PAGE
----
UK trade deficit widens in June

Cargo containers being moved at a port Image copyright Getty Images

The UK's trade deficit widened slightly in June as exports of goods fell, official figures show.

Latest figures from the Office for National Statistics (ONS) showed the goods trade deficit hit £9.4bn, from £9.2bn in May.

Exports of goods fell by £0.4bn, which the ONS said reflected falls in oil and manufactured goods.

The deficit on trade in goods and services was £2.5bn in June, up slightly from May's deficit of £2.4bn.


The UK government has sought to help exporters as part of its attempt to rebalance the economy, but weak growth in the eurozone - a key market - has proved a problem.

Exporters have also been complaining about the rising strength of the pound, which has risen against other currencies on speculation that the Bank of England will be the first major central bank to raise interest rates.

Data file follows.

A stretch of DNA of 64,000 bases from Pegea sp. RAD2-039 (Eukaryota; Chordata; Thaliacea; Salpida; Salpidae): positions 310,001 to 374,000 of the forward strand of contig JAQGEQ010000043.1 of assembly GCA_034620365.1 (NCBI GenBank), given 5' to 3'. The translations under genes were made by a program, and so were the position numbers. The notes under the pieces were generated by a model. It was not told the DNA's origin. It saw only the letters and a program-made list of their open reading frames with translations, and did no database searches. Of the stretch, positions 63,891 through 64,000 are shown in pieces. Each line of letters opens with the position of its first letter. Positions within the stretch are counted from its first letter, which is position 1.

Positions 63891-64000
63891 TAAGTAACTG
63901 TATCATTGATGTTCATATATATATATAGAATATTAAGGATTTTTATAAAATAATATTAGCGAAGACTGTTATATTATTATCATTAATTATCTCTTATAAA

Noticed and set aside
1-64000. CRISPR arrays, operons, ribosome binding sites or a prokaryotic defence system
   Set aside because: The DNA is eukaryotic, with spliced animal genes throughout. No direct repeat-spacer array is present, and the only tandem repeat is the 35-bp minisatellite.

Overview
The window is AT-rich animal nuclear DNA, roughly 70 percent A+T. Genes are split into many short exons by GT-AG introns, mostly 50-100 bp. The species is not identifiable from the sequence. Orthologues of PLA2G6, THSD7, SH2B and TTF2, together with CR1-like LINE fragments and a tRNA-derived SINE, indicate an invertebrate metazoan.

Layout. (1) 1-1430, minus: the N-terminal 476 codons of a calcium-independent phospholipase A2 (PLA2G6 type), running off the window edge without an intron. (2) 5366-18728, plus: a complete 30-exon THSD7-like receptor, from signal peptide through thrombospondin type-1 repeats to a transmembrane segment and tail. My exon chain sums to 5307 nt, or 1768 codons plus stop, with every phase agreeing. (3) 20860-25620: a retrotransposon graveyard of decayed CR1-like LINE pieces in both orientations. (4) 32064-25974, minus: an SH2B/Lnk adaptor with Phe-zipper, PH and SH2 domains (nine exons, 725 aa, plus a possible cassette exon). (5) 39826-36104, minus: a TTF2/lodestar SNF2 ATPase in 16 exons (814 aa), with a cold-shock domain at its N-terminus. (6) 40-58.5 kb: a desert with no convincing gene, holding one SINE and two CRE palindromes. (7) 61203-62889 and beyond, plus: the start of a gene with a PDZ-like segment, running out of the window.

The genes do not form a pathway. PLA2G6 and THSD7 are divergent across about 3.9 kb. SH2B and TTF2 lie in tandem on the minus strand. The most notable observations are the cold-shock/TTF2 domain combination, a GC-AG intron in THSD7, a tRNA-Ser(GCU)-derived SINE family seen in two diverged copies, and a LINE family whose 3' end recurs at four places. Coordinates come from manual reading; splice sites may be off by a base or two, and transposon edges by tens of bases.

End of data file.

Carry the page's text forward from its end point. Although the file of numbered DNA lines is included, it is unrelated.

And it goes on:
"It is disappointing that the trade deficit widened again in June," said David Kern, chief economist at the British Chambers of Commerce.

"Weaknesses in the global economy are still a problem and the challenges facing UK exporters are being made even greater by the strengthening pound."

Howard Archer from IHS Global Insight said: "UK exporters will be perturbed by current worrying signs that already weak eurozone growth is faltering anew as deteriorating relations with Russia and tit-for-tat sanctions weigh down on confidence."

Separate figures from the ONS showed that UK construction output rose by 1.2% in June from the month before, and was up 5.3% compared with June 2013.

Housebuilding was a major contributing factor once again. Residential housebuilding grew by 1.9% in June compared with May and was up by 17.9% compared with June last year.

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